Many people believe that, because they are contributing to the TSP, they are not allowed to contribute to an IRA. This misconception can be harmful to their wealth and their retirement. There were about a half-dozen participants in a recent class of 40 that believed IRA contributions were off limits to them because of their TSP participation. Not true!
To be perfectly clear: You can still contribute to an IRA even if you are fully-funding (maxing) your TSP account.
Depending on your level of income, you might not be able to deduct your contributions to a traditional IRA, or might not be allowed to contribute at all to a Roth IRA, but, as long as you are younger than 70 ½, you can contribute to a traditional IRA and benefit from its tax protections.
Let’s look first at the traditional IRA; anyone who has not yet reached the year in which they turn 70 ½ is allowed to make a contribution. The IRA contribution limit is $5,500; $6,500 if the age of 50 or older. For those with income below a certain level (see IRS Publication 590-A for the exact amount) contributions can be deducted from your taxable income. Those who are fortunate enough to earn above the deduction limits can still make a contribution; they just cannot deduct it from their federal income tax.
There is no age limit on contributing to a Roth IRA, though there is an income limit (which also can be found in IRS Publication 590-A) that precludes any contribution to a Roth. That hasn’t stopped those with income above the limit from contributing to a traditional IRA and executing an immediate “backdoor conversion” to a Roth IRA.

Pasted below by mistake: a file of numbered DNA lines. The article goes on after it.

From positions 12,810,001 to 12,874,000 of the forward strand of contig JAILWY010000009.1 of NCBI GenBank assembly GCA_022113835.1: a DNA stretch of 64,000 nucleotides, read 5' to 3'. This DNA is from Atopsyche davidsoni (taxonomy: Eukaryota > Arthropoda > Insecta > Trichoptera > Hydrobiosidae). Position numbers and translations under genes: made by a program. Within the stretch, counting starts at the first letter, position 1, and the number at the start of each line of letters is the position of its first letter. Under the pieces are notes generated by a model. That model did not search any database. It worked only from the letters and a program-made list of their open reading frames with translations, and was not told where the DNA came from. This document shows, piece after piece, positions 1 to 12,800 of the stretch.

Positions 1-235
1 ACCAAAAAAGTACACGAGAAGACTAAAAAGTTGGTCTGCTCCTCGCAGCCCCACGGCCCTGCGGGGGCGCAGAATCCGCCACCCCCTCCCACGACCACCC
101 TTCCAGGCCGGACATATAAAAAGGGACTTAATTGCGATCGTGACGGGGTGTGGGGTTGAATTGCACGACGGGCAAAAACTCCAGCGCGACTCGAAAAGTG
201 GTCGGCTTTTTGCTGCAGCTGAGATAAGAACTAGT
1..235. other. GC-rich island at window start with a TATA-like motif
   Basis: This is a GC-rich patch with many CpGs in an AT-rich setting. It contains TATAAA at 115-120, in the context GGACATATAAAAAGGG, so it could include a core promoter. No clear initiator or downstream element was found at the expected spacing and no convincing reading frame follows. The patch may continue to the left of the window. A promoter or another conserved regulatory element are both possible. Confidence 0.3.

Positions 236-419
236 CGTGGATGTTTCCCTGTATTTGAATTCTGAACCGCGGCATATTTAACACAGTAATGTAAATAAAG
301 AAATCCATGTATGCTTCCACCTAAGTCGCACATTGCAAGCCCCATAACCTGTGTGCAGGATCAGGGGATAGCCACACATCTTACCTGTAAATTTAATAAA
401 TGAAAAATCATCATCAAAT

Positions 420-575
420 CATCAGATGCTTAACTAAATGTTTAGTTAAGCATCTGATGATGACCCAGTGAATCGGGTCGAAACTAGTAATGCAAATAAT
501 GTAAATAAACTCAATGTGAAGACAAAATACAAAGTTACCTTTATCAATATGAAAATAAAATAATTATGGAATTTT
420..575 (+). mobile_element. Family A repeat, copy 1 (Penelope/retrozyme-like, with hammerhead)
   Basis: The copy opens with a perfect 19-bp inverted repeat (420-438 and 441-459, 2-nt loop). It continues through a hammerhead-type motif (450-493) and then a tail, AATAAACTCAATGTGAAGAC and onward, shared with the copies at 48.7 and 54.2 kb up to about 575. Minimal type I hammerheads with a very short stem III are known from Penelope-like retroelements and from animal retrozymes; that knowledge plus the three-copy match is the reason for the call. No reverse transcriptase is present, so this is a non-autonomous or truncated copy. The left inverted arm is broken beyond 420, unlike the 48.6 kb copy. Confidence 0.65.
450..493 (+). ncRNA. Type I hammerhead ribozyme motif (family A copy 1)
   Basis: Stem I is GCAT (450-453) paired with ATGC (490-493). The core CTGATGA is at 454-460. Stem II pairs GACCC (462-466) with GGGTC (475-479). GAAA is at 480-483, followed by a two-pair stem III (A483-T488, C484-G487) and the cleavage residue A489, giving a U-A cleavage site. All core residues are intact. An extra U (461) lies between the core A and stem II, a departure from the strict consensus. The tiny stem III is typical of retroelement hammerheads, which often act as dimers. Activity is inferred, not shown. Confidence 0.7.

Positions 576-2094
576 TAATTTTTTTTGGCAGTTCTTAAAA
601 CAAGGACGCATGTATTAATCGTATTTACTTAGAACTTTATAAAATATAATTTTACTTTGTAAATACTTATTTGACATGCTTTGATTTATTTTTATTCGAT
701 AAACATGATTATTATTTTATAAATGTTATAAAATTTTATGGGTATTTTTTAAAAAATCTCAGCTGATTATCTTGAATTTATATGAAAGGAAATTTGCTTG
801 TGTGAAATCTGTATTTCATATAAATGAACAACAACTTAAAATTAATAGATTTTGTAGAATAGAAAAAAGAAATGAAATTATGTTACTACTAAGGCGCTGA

IRA – Additional Compound Interest
So, how much retirement savings can an individual miss out on if they do not contribute to an IRA? Quite a bit, it turns out. If we assume that an employee makes monthly contributions that add up to $5,500 per year for 30 years, and earns an average of 5% per year, they would have over $370,000 in their IRA at the end of the 30 year period. More than half of the final amount would be a result of growth, rather than the amount they contributed.
Someone who started later and contributed for 15 years, instead of 30, would still have over $120,000 in their IRA. In this case, the majority of the final amount came from contributions rather than from growth, showing the “power of compound interest”.
Why did the example have someone making monthly contributions instead of one lump sum contribution each year? Because automating your savings by means of a monthly direct debit from your checking account puts your savings on auto-pilot and you are much more likely to reach your goals with this systematic and disciplined approach.
Don’t delay – start today with your 2018 IRA contributions.
A couple of tidbits: As time moves on, there are changes to what we can and cannot do with our IRAs. Now that April 17th is in our rear view mirror, contributions to 2017 IRAs cannot be made; it’s time to focus on fully funding a 2018 IRA.
Beginning with 2018 Roth conversions, we are no longer allowed to un-do a Roth conversion, though we still have up until October 15th to un-do a Roth conversion that was made in 2017.